The body, which includes our immune system and our energy production systems requires many nutrients to function optimally….or food needs to be dense with those nutrients.

The nutrients that we get from food that are essential for the human body include:

  • Vitamins: including water-soluble vitamins B (1,2,3,5,6,12) and vitamin C, as well as fat-soluble vitamins A,D,E & K
  • Minerals: The body needs small amounts of fifty to sixty of the one hundred and eighteen elements on the periodic table.
  • Essential fatty acids: Most people have heard of omega-3 (anti-inflammatory) and omega-6 fatty acids (pro-inflammatory) in balance
  • Amino acids: All protein is made up of twenty-two amino acids, nine of those cannot be produced in the body and must be provided by the diet… they are also referred to as ‘essential’

For our food to be nutrient-dense, it needs to be grown in nutrient-rich soil. That’s why how our food is grown and where it comes from are important pieces of information. Farmers can make food look good simply by adding three or four chemicals to the soil. The plants grow well, but they don’t contain all of the 50-60 elements our bodies need.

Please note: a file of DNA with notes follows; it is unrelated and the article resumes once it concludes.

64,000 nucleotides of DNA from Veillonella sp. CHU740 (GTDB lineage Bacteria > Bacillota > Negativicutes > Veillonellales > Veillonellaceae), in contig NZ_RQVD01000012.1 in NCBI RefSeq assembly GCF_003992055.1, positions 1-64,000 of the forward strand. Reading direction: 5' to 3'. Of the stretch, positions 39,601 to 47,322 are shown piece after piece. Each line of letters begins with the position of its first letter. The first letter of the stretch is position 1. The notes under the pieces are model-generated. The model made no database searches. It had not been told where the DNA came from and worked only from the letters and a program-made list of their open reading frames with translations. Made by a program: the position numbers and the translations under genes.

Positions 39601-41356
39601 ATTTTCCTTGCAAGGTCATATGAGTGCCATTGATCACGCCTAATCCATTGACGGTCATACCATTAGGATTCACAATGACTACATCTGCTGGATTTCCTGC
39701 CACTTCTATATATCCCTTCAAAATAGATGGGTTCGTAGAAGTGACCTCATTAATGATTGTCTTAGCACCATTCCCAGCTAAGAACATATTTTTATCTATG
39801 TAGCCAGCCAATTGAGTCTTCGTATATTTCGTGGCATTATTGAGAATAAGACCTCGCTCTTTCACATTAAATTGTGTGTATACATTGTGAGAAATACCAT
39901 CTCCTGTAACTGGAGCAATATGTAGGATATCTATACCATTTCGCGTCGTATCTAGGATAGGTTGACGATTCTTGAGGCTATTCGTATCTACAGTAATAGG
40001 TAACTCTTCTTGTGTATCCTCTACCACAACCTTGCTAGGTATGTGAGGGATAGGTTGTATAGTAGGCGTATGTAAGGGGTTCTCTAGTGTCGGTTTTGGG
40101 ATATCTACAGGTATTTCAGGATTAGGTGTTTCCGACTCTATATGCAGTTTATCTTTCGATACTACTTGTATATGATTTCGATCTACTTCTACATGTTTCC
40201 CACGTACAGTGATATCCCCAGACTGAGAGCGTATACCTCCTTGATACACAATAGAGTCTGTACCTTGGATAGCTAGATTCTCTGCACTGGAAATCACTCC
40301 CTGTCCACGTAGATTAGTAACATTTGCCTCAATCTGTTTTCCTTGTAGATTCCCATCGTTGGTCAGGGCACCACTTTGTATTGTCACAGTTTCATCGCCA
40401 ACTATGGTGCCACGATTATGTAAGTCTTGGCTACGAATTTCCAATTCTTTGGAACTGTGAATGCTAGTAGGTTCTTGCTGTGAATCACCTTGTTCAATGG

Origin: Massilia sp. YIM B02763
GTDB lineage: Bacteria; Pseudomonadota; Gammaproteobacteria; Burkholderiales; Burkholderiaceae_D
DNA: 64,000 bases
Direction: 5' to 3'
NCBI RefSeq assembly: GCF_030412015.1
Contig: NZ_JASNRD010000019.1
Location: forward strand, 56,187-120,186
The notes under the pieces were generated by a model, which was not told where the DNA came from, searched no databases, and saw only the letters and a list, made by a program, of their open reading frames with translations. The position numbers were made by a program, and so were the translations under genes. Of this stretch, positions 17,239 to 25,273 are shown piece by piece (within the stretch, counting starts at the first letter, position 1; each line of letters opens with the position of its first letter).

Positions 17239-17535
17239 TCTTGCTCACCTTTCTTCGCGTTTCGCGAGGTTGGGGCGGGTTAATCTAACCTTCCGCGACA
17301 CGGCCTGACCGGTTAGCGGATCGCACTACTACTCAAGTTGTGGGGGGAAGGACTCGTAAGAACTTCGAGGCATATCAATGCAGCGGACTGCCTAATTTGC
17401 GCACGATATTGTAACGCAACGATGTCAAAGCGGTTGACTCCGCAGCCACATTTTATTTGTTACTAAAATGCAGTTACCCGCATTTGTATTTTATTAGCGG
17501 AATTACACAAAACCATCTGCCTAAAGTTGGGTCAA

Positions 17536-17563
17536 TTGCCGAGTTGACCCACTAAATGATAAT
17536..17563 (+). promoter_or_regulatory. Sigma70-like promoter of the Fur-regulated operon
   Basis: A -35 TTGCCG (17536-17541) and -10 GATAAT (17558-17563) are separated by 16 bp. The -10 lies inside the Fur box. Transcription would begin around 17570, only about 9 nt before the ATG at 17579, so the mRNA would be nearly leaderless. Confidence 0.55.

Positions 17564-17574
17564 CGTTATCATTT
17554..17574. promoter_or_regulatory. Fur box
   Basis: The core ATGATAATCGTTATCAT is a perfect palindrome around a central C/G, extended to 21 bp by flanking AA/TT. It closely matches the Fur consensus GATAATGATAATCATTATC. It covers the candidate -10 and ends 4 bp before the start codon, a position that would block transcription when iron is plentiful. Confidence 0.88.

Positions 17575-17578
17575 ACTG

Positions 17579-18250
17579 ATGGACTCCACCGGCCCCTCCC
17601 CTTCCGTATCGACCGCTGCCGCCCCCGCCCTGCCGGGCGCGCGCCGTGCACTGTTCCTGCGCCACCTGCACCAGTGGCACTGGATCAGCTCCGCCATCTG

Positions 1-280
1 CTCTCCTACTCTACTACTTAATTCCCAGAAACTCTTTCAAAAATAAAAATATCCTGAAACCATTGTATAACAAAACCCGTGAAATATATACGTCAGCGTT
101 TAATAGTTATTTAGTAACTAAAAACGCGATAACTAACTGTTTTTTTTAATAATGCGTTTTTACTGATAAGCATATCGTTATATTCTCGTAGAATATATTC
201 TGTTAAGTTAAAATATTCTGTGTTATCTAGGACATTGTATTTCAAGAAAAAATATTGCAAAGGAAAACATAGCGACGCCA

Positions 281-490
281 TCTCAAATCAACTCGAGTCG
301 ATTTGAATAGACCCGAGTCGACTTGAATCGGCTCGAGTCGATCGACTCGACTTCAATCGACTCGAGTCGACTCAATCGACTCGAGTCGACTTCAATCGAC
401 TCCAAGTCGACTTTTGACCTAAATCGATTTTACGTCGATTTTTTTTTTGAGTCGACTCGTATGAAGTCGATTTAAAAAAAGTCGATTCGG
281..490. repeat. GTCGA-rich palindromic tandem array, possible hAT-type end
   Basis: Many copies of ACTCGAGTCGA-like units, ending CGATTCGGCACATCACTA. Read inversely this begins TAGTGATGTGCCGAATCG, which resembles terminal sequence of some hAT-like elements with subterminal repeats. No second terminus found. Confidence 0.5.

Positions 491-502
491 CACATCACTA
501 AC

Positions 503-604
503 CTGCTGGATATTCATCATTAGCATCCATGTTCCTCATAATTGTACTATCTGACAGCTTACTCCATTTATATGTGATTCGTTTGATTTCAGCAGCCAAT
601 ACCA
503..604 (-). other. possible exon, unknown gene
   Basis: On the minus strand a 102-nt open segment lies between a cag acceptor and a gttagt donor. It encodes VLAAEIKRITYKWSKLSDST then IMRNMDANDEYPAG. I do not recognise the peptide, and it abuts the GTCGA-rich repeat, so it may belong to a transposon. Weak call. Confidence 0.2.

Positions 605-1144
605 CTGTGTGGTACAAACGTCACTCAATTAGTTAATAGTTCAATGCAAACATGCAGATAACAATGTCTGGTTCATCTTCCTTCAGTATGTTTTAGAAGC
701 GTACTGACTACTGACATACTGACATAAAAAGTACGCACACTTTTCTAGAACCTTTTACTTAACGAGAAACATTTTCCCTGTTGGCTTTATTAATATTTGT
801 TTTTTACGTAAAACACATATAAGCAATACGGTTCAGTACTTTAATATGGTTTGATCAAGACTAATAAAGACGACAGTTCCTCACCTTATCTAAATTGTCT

Importantly, nutrient-dense foods include animal-based foods grown from ethical sources, including regenerative farms which respect the evolutionary and synergistic relationship humans have had with animals over millennia.

What is good for the animal (humanely grown throughout their entire life), is also good for us (packed with nutrients) – and good for the planet (regeneration of soils).

 That’s why we all should be engaged in how our food is grown.
~ Dr Ron Ehrlich

Healthy Fats: The Key to Combating Disease

To Have Good Health You Need Good Nutrition

Throughout our evolutionary history fats have been a very important part of the human diet. The low-fat diet advice we have been following since the seventies and eighties is flawed… if the evidence is anything to go by. Diabetes and obesity has sky-rocketed during that time.